Mystical Ninja Starring Goemon And The Rejection Of Modernity
Like the loud lament of a disconsolate chimera, The Encounter With Dracula Is Terminated wails unapologetically from its new home, pleased to be part of a new bastion of pioneering thought in the field of video games critique — only partly because it is a better home than a hutch. TEWDIT is an edutaining squint at computer games, aiming to explore aspects that may not normally merit consideration, and quite possibly may not even be there at all. In this entry, I trade the stifling blue background of the mode 7 blog for the blue skies of Edo, and ask a pressing question: Is Mystical Ninja Starring Goemon simply a derivative N64 platforming adventure, or is it a treatise on rejecting the uncompromising transformative tide of Modernity? I’ll say which in the bits under this bit.
An Abundance Of Filth
Mystical Ninja Starring Goemon is a 1998 entry into the long-running and not-often-released-in-the-western-world Goemon video game series. It’s a 3d game which, while superficially resemblant to Mario 64, has many similarities to Ocarina of Time. Initially the player controls Goemon and his tubby friend Ebisumaru, switching between the two on the fly. With blue hair that looks like a pineapple and a weaponised kiseru smoking pipe, Goemon is a distinctive looking man, and, according to the manual, a thug who is quick to temper. Goemon is loosely based on Ishikawa Goemon, a legendary Japanese thief who shared his spoils with the needy. He was boiled to death in a pot. However, the reputation of “Japanese Robin Hood” was afforded to another thief of folklore named Nezumi Kozo, who was the inspiration for Ebisumaru. Kozo, who met his end via a standard head lopping, gained a reputation for giving the spoils of his 100-plus run of Samurai robberies to the poor; a conclusion based largely on the fact he had no money when he was apprehended. It’s thought by scholars that he likely spent it all on booze and ladies, which ties neatly to Ebisumaru’s portrayal as someone who, during the end credits of the game, lays on his back and wiggles until he is under women’s skirts.
Mystical Ninja is set in the Edo period, a time of centrally governed feudalism. The era’s Neo-Confucianist mibunsei system divided most of society into four birth-transmitted castes: Samurai, peasant farmers, artisans, and merchants. As vagrants, Goemon and Ebisumaru exist outside this structure and likely belong to the reviled Burakumin class. Although those classed as Eta (“an abundance of filth”) were prohibited from wearing a hat, Ebisumaru chooses to enjoy a blue balaclava-style hat with a hole for his large and protuberant nose. This is likely a display of disobedience rather than a suggestion of a higher social standing. Unusually trope-free, the third playable companion Yae is a kunoichi (female ninja) who joins with Goemon to conduct her own investigation. She has no historical analogue, but stands out as the only main character portrayed as remotely competent. With green hair, Zatoichi-esque katana swipes and purple ninja jumpsuit, she’s definitely a stand out female character in an era where the closest comparable games featured women in pink dresses and, most of the time, some sort of cage.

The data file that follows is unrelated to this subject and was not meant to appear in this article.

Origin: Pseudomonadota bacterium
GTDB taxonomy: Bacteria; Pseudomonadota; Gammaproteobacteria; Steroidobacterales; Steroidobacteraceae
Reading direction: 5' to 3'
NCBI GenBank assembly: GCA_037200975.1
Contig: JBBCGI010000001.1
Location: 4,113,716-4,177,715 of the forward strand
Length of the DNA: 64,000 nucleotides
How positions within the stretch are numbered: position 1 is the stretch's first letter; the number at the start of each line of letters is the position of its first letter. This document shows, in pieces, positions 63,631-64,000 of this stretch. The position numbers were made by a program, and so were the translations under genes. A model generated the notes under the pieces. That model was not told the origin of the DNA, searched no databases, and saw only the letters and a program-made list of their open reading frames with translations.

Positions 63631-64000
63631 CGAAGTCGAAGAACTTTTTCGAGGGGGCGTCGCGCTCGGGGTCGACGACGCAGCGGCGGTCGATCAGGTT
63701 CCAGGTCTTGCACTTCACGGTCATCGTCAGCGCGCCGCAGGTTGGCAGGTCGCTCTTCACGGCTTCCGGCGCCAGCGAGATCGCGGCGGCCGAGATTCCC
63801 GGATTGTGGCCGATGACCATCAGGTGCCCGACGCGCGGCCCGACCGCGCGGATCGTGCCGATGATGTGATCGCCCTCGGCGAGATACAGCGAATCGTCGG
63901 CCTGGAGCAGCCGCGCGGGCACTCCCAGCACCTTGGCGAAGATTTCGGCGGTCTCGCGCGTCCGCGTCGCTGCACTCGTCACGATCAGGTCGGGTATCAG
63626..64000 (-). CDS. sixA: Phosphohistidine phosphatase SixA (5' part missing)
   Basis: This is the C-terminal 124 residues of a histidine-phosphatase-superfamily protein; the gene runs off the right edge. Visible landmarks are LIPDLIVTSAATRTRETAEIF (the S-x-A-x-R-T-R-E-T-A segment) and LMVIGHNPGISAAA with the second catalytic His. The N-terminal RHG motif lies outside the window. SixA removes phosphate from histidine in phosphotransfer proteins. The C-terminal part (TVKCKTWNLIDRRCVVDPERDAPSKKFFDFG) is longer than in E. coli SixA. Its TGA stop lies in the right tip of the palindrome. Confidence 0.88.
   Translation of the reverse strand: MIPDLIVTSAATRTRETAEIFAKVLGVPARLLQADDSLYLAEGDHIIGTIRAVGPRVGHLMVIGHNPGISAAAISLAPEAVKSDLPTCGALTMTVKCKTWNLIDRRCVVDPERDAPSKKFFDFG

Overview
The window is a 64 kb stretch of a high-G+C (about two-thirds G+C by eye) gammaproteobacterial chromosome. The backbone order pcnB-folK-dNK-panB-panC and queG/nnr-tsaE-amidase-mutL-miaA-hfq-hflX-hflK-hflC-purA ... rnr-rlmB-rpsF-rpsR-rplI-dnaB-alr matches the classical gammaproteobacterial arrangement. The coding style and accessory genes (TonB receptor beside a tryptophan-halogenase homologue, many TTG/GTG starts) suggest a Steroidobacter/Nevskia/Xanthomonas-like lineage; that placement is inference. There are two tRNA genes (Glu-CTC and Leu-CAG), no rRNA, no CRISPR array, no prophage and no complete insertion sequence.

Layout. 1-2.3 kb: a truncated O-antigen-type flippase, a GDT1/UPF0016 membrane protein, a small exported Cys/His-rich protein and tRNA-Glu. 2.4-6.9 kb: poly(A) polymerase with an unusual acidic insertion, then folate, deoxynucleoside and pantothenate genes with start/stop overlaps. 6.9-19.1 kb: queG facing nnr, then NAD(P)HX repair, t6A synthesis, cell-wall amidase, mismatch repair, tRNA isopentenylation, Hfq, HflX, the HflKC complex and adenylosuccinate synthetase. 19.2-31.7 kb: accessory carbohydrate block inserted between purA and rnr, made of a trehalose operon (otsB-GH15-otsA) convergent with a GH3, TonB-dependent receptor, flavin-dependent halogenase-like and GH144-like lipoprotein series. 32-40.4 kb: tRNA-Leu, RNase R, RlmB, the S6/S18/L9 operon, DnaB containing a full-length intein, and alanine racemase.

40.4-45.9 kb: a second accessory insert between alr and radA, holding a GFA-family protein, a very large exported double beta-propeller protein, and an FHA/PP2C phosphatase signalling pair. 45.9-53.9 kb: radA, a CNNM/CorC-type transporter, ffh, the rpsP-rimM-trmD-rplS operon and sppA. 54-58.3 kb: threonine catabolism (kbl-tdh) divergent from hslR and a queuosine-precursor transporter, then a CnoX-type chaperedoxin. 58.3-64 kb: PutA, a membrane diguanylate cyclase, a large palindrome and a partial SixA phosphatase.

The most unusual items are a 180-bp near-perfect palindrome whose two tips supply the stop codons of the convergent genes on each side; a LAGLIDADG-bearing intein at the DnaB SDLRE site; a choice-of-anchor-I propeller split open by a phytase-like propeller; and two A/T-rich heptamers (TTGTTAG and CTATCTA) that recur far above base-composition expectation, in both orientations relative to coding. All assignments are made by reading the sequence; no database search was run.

All the world’s a stage?
The game’s manual reveals that Goemon and Ebisumaru had been “too busy eating dumplings to notice” the UFO descending upon their city. Nietzsche saw modernity as the irreversible advance of decadence, and that is manifested in these dumplings; its transformative power forebodingly represented by the giant peach spaceship of antagonists Spring Breeze Dancin’ and Kitty Lily, leaders of the Peach Mountain Shoguns. Having been transformed by their “Instant Stage Beam”, the castles of Japan have become vividly colourful, eclectic, and filled with the mechanical servants of the Peach Mountain Shoguns. After an opening cut scene in which Goemon and Ebisumaru have been ejected from the dumpling shop due to Ebisumaru shedding his clothes and performing a “hypnotic dance” in the hope of negotiating a discount, the story begins with the pair investigating what has happened to the local castle. The gameplay of the castles is akin to the action and puzzle-platforming of Zelda’s temples, with items and abilities gained at key points to aid progression through these. These are complemented by open, connective sections of the Japanese countryside and the tranquil environments of towns in which you can stock up on items and talk to residents.
The fourth main gameplay component is first person, and involves controlling a huge robot named Impact to fight bosses that are too big for Goemon. He has a terrifying fixed grin and can shoot a laser out of his mouth. Can such a towering machine fit this pre-modern setting? His song Gorgeous Impact, while acknowledging he is a “metal being”, tells us how “the machine comes alive”, showing his beating metal heart and noting his “steel spirit”. He ends his number by singing “I am the best, yes, Impact”. Unlike the soulless automatons that serve as adversaries, every effort is made to show Impact’s resemblance to a living being, be it physically, spiritually, or egotistically. Impact disappears at key points, as he is acting in a movie and must go to America. Historians amongst you may be thinking “if a giant robot that shoots lasers out of his mouth was in Japan in the Edo period, how can this be historically coherent with the fact that the ruling Shogunate had no means of resisting the American Commodore Perry and his aggressive gunboat diplomacy in 1853, resulting the very next year in capitulation to the first of the widely resented Unequal Treaties? The answer is Impact was making a film so it makes perfect sense and is probably true.
I’m Honoured To Hand You My Pipe
The division of labour that characterises modernity industrially is not present in Mystical Ninja; its world’s inhabitants a far cry from factory-style specialists of a single, menial task. The economist Adam Smith’s famous foresight of the great increase in productivity gained through the division of labour can be symptomatically followed by workers experiencing depression, disconnection, and functioning on a near mechanised level — a fear of Karl Marx’s that has borne bitter fruit in our modern world. Not so in Goemon’s Japan. Be it the proprietor idly mingling in Iyo’s coffee shop, the staff of the Oedo tourist center offering transport upon their proud dragon, or Mokubei, the artisanal pipe maker striving for perfection atop Mount Fuji, each character is a master of their entire domain. Although his singular animation is to thrust his fist upwards in a repeating motion from roughly his waist area, the bursts of increased speed and vigour as his excitement for the topics of conversation peak leave the player in no doubt as to Mokubei’s thrill at a chance to share his craft. It’s a passionate gesture that conveys the intense joy it brings him to expose his pipe.